We have overcome unprecedented obstacles before. We should not be pessimistic about what we can do. Erle Ellis has rightly pointed out that human beings have a history of “transgressing natural limits and thriving.” (9) But nor should we be blindly optimistic about our prospects. Even a small chance of catastrophe should be unacceptable—and failing to take the danger seriously could doom us. The truth is that now more than ever we have the power to determine our fate as a species. “We are as gods,” Stewart Brand has written. “We have to get good at it.” (10)
(1) Arnold Toynbee, “Man and Hunger” (Speech to the World Food Congress, January 4, 1963)
(2) Martin Rees, Our Final Hour (2003)
(3) Nick Bostrom, “Existential Risk Prevention as the Most Important Task for Humanity” in Global Policy (forthcoming)
(4) Nick Bostrom, “Existential Risks” in Journal of Evolution and Technology (Vol. 9, March 2002)
(5) Bill McKibben, “Global Warming’s Terrifying New Math” in Rolling Stone (July 19, 2012)
(6) Jared Diamond, Collapse (2004)
(7) Peter D. Ward and Donald Brownlee, Rare Earth (2000)
(8) Bertrand Russell, “The Russell-Einstein Manifesto” (July 9, 1955)
(9) Erle Ellis, “The Planet of No Return” in The Breakthrough Journal (Winter 2012)
(10) Stewart Brand, Whole Earth Discipline (2009)
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Very nice site
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“Otherwise it may be that intelligent life is relatively common, but rarely survives the critical stage when it develops technology capable of bringing about its own destruction.”
I’m not convinced that technology is in any way to blame. On the one hand we have weapons of mass destruction, deliberately designed by individuals with well-defined objectives. On the other we have the internet, a wondrous piece of evolving technology, collectively-generated, with no teeth whatsoever, and an end-game that cannot be determined and belongs to no one.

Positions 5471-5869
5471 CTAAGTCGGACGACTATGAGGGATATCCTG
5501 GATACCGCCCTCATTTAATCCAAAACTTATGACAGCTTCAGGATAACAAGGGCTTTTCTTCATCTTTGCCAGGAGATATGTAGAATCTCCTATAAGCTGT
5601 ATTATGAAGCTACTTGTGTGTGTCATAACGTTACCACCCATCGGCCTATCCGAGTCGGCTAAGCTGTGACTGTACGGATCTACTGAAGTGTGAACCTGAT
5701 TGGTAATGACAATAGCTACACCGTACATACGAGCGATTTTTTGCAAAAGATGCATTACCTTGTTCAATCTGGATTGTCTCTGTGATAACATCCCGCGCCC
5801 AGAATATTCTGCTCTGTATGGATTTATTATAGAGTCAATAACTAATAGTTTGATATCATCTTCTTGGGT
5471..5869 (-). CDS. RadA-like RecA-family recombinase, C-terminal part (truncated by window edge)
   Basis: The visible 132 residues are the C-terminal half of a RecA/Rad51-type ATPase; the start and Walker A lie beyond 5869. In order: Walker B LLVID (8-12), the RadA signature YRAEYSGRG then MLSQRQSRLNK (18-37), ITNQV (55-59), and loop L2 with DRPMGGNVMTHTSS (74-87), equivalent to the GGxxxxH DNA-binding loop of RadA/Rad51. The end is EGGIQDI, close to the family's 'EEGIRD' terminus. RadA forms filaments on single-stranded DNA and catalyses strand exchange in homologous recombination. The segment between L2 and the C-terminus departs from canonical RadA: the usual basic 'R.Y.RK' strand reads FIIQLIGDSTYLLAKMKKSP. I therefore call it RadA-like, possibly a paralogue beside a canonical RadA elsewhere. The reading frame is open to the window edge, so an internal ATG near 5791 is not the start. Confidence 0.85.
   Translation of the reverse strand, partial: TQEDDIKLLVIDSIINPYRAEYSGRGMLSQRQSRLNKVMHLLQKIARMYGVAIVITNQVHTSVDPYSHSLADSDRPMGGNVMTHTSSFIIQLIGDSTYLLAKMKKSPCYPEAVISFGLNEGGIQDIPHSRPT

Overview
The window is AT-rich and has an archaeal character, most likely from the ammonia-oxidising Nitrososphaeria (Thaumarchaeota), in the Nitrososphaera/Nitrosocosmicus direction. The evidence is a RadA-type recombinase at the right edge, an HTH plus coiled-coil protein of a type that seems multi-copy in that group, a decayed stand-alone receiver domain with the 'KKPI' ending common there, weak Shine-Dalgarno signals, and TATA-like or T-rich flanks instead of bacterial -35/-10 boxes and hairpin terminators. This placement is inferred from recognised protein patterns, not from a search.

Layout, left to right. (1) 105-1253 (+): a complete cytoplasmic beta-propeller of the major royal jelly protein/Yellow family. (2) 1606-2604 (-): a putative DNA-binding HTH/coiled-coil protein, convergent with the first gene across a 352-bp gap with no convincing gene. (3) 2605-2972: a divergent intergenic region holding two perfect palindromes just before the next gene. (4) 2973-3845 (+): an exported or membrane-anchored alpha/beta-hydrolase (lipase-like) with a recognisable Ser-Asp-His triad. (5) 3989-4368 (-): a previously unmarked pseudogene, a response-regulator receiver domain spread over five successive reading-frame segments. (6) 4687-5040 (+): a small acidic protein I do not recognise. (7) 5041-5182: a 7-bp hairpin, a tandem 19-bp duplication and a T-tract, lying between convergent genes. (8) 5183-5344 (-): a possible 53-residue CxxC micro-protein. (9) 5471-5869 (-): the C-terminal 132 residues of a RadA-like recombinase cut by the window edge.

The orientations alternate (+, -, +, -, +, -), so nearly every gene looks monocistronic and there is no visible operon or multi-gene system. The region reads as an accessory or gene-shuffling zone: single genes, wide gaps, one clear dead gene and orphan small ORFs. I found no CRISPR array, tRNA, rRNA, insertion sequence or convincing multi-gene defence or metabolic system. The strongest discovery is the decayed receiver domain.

The critical turning point for humans may have been when we developed the capacity for abstract thought. This development at once made possible both our much lauded cultural achievements, and our tragic psychological severance from nature.
When you look at it that way, a newt is far better positioned to survive because it lives in harmony with its environment. It takes in information through all its senses, but it does not cogitate and abstract it. At no time does information become knowledge. It doesn’t live by models and concepts of reality. It lives reality itself; nature.
It seems that we perceive a separation from nature precisely because of our capacity for abstraction. In short, the cultivation of ego. It’s a pure illusion that flies in the face of the facts. And I probably don’t need to remind anyone what happens when actions are predicated on perceptions that don’t fit the facts. Our addiction to concept is so powerful, so intoxicating to us, that we may go on worshipping it even as everything real disintegrates around us.